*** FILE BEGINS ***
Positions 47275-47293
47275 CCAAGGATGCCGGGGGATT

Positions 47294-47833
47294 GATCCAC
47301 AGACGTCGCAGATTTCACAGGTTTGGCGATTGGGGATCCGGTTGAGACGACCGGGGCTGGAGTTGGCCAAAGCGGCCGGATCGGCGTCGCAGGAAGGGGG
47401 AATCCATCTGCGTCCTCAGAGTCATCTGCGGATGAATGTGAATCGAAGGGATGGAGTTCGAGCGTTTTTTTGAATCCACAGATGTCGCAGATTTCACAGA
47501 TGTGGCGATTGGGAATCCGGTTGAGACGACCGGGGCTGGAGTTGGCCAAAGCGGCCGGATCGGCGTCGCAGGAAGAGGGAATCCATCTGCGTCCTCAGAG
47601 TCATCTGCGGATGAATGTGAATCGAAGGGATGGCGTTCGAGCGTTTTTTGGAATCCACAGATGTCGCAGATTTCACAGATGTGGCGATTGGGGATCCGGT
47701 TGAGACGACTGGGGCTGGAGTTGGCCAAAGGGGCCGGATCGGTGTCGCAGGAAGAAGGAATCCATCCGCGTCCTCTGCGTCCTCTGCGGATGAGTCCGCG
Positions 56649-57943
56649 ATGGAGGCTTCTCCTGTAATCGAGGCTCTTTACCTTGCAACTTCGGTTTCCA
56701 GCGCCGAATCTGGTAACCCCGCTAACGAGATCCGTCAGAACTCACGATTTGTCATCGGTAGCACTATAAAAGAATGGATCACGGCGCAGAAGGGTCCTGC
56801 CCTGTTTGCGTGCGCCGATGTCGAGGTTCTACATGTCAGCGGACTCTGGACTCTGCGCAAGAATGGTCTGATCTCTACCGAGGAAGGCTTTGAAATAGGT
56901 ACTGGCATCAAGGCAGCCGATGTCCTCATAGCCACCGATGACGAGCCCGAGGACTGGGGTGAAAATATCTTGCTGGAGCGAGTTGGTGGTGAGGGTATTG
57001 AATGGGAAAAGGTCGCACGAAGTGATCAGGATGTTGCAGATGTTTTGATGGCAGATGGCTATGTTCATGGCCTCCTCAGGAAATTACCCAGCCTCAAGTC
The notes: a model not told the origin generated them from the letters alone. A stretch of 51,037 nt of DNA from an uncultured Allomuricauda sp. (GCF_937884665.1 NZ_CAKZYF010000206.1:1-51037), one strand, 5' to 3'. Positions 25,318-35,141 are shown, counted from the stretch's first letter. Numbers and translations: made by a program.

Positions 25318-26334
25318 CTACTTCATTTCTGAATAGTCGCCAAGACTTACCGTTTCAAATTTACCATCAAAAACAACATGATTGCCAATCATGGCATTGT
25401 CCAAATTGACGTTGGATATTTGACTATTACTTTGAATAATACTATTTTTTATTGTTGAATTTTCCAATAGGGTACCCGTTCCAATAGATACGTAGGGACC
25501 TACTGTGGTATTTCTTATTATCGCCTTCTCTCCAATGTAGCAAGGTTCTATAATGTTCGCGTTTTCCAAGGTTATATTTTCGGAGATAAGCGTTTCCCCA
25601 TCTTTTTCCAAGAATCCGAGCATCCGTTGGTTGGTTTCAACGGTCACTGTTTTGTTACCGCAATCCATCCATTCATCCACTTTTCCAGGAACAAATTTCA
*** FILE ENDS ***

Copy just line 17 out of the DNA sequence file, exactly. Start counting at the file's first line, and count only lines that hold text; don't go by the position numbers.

Positions 25318-26334